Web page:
Recently, the press has tried to get a commitment from President Bush to fire Karl Rove. They bring these questions up, regardless of the occasion. Watch this sandbag question (all emphasis added by me):
Occasion: President, Prime Minister of India Discuss Freedom and Democracy
The East Room , July 18, 2005
Q Mr. President, you said you don't want to talk about an ongoing investigation, so I'd like to ask you, regardless of whether a crime was committed, do you still intend to fire anyone found to be involved in the CIA leak case And are you displeased that Karl Rove told a reporter that Ambassador Joe Wilson's wife worked for the Agency on WMD issues? [Did you notice that the second question implies that Rove sought the reporter? - Rick]
PRESIDENT BUSH: We have a serious ongoing investigation here. (Laughter.) And it's being played out in the press. And I think it's best that people wait until the investigation is complete before you jump to conclusions. And I will do so, as well. I don't know all the facts. I want to know all the facts. The best place for the facts to be done is by somebody who's spending time investigating it. I would like this to end as quickly as possible so we know the facts, and if someone committed a crime, they will no longer work in my administration.
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Some in the media claim that President Bush is now changing the rules. Just where did this "crime" criteria come from? He never said that in June of last year! They want to go back to another sandbag question from last year. Watch closely:
Occasion: President Bush Holds Press Conference Following the G8 Summit
International Media Center
Savannah, Georgia June 10,2004
Q: Given -- given recent developments in the CIA leak case, particularly Vice President Cheney's discussions with the investigators, do you still stand by what you said several months ago, a suggestion that it might be difficult to identify anybody who leaked the agent's name?
THE PRESIDENT: That's up to --
Q: And, and, do you stand by your pledge to fire anyone found to have done so?
THE PRESIDENT: Yes. And that's up to the U.S. Attorney to find the facts.
Q: My final point would be -- or question would be, has Vice President Cheney assured you --
THE PRESIDENT: It's up to the --
Q: -- subsequent to his conversations with them, that nobody --
THE PRESIDENT: I haven't talked to the Vice President about this matter, and I suggest -- recently -- and I suggest you talk to the U.S. Attorney about that.
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It is obvious to me that they were talking past each other. This reporter didn't give the President time to answer the first question before asking two more. They want to twist this exchange into a promise that the President will fire anyone who leaked information. But notice that the recent question (above) goes even further - fire anyone involved in the case. That is not what the President said "several months ago".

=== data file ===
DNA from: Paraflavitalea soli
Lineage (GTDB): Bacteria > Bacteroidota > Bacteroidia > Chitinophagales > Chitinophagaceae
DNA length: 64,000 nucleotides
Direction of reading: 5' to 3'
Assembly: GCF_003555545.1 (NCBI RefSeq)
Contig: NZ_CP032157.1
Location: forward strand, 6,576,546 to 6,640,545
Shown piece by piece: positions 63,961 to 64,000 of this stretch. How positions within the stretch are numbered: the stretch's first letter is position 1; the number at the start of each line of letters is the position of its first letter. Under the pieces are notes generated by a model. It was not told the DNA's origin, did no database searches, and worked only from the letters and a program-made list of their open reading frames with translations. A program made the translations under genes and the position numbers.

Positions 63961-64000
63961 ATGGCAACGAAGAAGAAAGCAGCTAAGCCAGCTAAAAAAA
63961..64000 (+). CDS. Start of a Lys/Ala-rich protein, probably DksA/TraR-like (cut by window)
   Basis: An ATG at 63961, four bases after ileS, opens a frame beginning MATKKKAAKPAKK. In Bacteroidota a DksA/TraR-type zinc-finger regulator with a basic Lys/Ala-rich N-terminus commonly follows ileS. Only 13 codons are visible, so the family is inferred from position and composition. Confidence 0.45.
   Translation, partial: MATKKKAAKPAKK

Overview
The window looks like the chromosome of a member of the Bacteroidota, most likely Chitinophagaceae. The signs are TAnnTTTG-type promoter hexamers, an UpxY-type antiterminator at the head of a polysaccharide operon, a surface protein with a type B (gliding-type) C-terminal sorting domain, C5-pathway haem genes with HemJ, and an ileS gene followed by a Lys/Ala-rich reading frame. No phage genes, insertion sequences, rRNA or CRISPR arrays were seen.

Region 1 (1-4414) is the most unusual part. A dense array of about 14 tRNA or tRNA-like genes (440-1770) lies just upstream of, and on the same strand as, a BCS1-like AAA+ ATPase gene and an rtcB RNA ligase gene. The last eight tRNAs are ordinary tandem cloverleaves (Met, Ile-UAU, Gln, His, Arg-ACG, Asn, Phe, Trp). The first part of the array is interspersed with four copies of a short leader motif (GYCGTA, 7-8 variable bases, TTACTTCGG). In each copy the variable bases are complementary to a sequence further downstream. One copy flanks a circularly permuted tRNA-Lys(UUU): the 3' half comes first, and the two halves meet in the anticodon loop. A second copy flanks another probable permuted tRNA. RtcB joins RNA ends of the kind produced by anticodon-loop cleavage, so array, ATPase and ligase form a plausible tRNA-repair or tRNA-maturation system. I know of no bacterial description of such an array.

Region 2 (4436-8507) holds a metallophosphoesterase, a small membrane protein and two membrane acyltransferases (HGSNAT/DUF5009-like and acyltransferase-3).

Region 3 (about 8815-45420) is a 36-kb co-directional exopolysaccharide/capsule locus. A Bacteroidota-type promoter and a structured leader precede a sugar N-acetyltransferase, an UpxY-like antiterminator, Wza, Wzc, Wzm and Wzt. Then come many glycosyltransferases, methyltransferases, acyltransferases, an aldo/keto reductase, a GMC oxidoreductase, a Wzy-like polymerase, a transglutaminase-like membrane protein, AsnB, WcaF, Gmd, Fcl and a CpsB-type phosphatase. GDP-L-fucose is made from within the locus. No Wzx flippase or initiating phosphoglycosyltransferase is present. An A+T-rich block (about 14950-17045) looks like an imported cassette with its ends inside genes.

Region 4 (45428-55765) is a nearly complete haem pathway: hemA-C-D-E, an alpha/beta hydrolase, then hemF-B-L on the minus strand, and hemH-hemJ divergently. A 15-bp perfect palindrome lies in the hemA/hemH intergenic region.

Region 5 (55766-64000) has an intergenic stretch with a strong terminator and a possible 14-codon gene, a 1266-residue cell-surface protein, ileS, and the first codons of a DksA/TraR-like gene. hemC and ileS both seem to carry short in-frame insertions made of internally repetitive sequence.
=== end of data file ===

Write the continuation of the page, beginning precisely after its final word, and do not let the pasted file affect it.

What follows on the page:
This is what he "said several months ago" and which he promised to stick to:
Occasion: President Discusses Job Creation With Business Leaders
University of Chicago
Chicago, Illinois September 30, 2003
Q: Do you think that the Justice Department can conduct an impartial investigation, considering the political ramifications of the CIA leak, and why wouldn't a special counsel be better? [Do they teach this questioning technique in journalism school? - Rick]
THE PRESIDENT: Yes. Let me just say something about leaks in Washington. There are too many leaks of classified information in Washington. There's leaks at the executive branch; there's leaks in the legislative branch. There's just too many leaks. And if there is a leak out of my administration, I want to know who it is. And if the person has violated law, the person will be taken care of.
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The President has been consistent in saying that violation of the law, or a crime, was the criteria for removing someone. It is clear from what has already been revealed that Rove is not a target of the investigation. It seems pretty clear to me that Judith Miller's source is not Karl Rove. So why all the hoopla about Karl?
Update 4:41 AM July 23, 2005
FactCheck.org, in an otherwise accurate article, includes this editorial comment about the July 18 statement: Bush – easing off his earlier statement to fire anyone who leaked – says. I sent them an email calling them on it.
Update 7:44 PM July 23, 2005
One of the commenters mentioned that the factcheck.org article states that Scott McClellan, on September 29, 2003, stated “If anyone in this administration was involved in it [the leak], they would no longer be in this administration.” So I went back to read it again. I found it interesting that everywhere in the White House briefing that Mr. McClellan used some form of "leak", the words classified information also appear. Some examples (emphasis added):
MR. McCLELLAN: Bill, if someone leaked classified information of this nature, the appropriate agency to look into it would be the Department of Justice.
MR. McCLELLAN: The President has been -- I spoke for him earlier today -- the President believes leaking classified information is a very serious matter.
MR. McCLELLAN: If someone leaked classified information of the nature that has been reported, absolutely, the President would want it to be looked into.
Apparently the editors thought "[the leak]" was sufficiently clear that we are talking about classified information.
So I sent them a second email on this point.